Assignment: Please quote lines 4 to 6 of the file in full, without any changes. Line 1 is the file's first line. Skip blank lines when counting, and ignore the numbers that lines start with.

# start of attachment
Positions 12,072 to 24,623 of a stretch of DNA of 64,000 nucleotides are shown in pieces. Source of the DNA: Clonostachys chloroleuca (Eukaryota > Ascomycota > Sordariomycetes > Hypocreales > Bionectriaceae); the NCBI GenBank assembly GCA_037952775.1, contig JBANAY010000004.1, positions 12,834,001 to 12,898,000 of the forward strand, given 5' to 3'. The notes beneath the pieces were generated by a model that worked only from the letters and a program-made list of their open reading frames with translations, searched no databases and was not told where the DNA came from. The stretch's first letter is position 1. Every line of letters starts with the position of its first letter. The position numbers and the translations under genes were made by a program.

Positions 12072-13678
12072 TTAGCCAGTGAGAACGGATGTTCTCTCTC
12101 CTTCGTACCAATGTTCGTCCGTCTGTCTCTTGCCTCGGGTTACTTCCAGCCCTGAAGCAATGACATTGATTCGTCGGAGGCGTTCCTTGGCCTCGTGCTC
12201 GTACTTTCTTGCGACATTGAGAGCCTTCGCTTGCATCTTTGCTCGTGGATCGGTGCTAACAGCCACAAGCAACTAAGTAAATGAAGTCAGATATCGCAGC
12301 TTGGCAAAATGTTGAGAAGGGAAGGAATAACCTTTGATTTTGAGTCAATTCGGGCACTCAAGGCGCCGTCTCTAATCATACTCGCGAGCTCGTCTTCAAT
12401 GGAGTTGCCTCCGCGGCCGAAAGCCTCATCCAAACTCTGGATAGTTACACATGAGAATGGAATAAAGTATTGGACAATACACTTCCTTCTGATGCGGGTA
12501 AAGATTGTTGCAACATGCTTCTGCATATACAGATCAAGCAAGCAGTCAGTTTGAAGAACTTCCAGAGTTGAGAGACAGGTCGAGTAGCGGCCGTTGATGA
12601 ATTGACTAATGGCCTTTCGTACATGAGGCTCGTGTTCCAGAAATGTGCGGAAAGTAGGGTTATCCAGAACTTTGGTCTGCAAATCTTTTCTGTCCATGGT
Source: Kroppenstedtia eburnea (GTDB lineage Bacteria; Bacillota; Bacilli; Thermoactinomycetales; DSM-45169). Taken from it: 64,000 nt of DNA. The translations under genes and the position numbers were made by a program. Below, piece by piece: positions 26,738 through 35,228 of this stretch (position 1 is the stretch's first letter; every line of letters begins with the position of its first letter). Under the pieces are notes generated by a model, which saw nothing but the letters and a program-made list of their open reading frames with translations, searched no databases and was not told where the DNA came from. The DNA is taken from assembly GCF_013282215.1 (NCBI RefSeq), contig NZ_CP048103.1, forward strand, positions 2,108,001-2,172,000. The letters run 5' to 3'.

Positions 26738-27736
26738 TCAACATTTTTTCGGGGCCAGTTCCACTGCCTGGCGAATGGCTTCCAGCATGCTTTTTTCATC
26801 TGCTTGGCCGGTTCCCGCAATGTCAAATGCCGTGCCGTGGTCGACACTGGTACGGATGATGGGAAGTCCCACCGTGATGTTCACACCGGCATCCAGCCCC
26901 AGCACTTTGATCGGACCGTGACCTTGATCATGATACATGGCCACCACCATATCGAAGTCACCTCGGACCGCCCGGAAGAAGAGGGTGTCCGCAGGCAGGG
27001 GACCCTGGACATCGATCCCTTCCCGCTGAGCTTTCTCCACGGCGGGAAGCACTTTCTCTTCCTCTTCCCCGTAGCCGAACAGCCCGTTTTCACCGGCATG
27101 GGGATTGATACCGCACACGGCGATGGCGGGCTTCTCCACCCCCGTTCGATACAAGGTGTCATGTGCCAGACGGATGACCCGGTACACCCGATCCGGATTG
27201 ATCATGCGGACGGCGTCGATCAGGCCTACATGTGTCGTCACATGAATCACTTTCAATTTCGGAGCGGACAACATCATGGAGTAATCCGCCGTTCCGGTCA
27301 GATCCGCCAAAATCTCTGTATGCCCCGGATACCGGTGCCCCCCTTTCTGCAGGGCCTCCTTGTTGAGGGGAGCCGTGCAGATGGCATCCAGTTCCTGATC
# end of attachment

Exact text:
12101 CTTCGTACCAATGTTCGTCCGTCTGTCTCTTGCCTCGGGTTACTTCCAGCCCTGAAGCAATGACATTGATTCGTCGGAGGCGTTCCTTGGCCTCGTGCTC
12201 GTACTTTCTTGCGACATTGAGAGCCTTCGCTTGCATCTTTGCTCGTGGATCGGTGCTAACAGCCACAAGCAACTAAGTAAATGAAGTCAGATATCGCAGC
12301 TTGGCAAAATGTTGAGAAGGGAAGGAATAACCTTTGATTTTGAGTCAATTCGGGCACTCAAGGCGCCGTCTCTAATCATACTCGCGAGCTCGTCTTCAAT